Emergency Toolbox

Road Trippin’! Prep your Emergency Toolbox for Summer

Summer roads carry thousands of families traveling the highways and byways of these United States, searching for fun and togetherness in the sun. Along with that, the roads come with different perils during the summer months. The asphalt is hotter, there is more traffic, and the air is hotter and more dense. While that makes for some good times, it can also bring out the worst in your vehicle. Any summer road trip can turn into a nightmare if you are not prepared. That’s why you need an emergency toolbox.

Every vehicle on the road should have an emergency toolbox in the trunk. It does not matter the age or type of vehicle, breakdowns happen. Often they are small issues that can easily be repaired with the right tools. The common problems that arise are often the easiest to prepare for. To help you make sure your summer road trip plans are successful even in the event of a minor breakdown, we have put together a basic summer road trip tools box, all of which can be found at your local NAPA Auto Parts store.

The Box

The beginnings of an emergency kit start with the toolbox. Choosing the right box won’t necessarily break you, but it can make life easier when you are on the side of the road. You want to look for a box that is big enough to hold the basics while small enough to not get in the way. A removable tray and some compartments help keep the tools and supplies organized, which is more important than you may realize when you are stranded on the side of the road. A canvas or nylon tool bag is a good alternative, but a hard-side box is best. We chose a Homak plastic box for its lightweight and durability. It has all the attributes you need.

NAPA has a great selection of Homak toolboxes, you can choose plastic, canvas bag, or metal.

NAPA has a great selection of Homak toolboxes, you can choose plastic, canvas bag, or metal.

 

This <a href="https://www.napaonline.com/en/p/TSSTB00112011?cid=social_blog_072017_tool_box" target="_blank" rel="noopener noreferrer">canvas zippered bag</a> is easy to store and holds quite a bit.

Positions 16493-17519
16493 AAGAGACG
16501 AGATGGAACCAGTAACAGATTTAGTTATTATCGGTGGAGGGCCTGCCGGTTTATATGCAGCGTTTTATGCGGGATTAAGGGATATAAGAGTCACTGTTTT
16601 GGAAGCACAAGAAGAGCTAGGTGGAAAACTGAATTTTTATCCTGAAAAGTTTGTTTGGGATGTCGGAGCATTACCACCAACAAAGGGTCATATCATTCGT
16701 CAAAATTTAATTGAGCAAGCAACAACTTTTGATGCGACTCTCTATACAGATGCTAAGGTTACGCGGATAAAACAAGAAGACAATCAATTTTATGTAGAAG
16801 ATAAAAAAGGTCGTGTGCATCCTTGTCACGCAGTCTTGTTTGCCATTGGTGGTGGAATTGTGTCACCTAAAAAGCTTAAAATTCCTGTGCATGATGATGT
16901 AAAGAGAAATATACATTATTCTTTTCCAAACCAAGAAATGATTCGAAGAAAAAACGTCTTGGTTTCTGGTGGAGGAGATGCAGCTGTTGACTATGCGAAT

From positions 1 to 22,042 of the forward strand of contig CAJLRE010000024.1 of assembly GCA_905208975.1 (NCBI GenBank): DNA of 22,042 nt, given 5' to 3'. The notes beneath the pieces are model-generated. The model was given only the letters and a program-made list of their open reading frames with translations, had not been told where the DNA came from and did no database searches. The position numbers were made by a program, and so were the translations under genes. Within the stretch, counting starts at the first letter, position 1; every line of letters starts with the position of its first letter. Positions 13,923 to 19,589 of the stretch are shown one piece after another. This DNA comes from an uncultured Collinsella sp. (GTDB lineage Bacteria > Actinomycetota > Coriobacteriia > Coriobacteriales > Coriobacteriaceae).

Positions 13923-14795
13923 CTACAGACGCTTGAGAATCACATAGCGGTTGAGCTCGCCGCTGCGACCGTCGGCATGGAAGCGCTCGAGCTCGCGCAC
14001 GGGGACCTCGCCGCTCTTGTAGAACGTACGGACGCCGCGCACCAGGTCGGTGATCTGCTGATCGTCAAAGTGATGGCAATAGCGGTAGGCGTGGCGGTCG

This canvas zippered bag is easy to store and holds quite a bit.

 

We opted for this <a href="https://www.napaonline.com/en/p/TSSBK00119005?cid=social_blog_072017_tool_box" target="_blank" rel="noopener noreferrer">Homak plastic toolbox</a> because it is durable, lightweight, and has some cool storage options.

We opted for this Homak plastic toolbox because it is durable, lightweight, and has some cool storage options. Homak also carries a metal toolbox that would also work well.

 

Inside the box, there is a partitioned tray that helps keep your smaller tools sequestered.

Inside the box, there is a partitioned tray that helps keep your smaller tools sequestered.

In the Box

What you put in your emergency toolbox is the most important part. You don’t need a set of $300 wrenches for your emergency box, but you also don’t want cheap junk that could break when you need it the most. Go for an entry-level brand such as Evercraft for quality at a good price.

With several shelves full of tools, it can be hard to decide what you need. For a trunk tool kit, just spend a minimum amount, you don't need expensive tools, because they will see little use.

With several shelves full of tools, it can be hard to decide what you need. For a trunk tool kit, just spend a minimum amount, you don’t need expensive tools, because they will see little use.

Wrenches

This can vary depending on the type of car you have. If you drive an older American car, then SAE wrenches will cover just about anything. If your car is foreign, Metric will be the ticket. Modern American cars are mostly Metric, but can have SAE as well, so both sets would be a good idea.

Sockets

A good socket set is a necessity, and the same rules apply to sockets as they do wrenches. While the standard short sockets are good, you might want to consider a set of deep and short sockets.

Evercraft sockets sets like this are affordable and offer good quality. Match your car's needs, SAE or Metric.

Evercraft sockets sets like this are affordable and offer good quality. Match your car’s needs, SAE or Metric.

Screwdrivers

Long, short, flat and Phillips, you want a minimum of two screwdrivers: 6” long both flat and #2 Phillips. You can add more lengths and sizes, but make sure you have the main two.

A <a href="https://www.napaonline.com/en/p/BK_7760501" target="_blank" rel="noopener noreferrer">set of screwdrivers like this</a> is a good way to go, and you can always store a couple in the box and keep the others in the kitchen or garage.

A set of screwdrivers like this is a good way to go, and you can always store a couple in the box and keep the others in the kitchen or garage.

Pliers

There are many types of pliers, but for an emergency toolbox, you need the following- standard slip-jaw, needle nose, and at least one pair of locking pliers. Locking pliers have so many uses in an emergency, having at least one set in your toolbox is critical. You can even use them to hold your car together in a pinch. Having two or three in different sizes is a good idea.

Tire Plugs

You may not think about it much, but picking up a nail or screw on the road is extremely common. Make sure you have a tire patch kit (cork plug type with cement and install tools) in your emergency toolbox. You may think you have a good spare, but what if you drive over a box of nails on the highway? It does happen.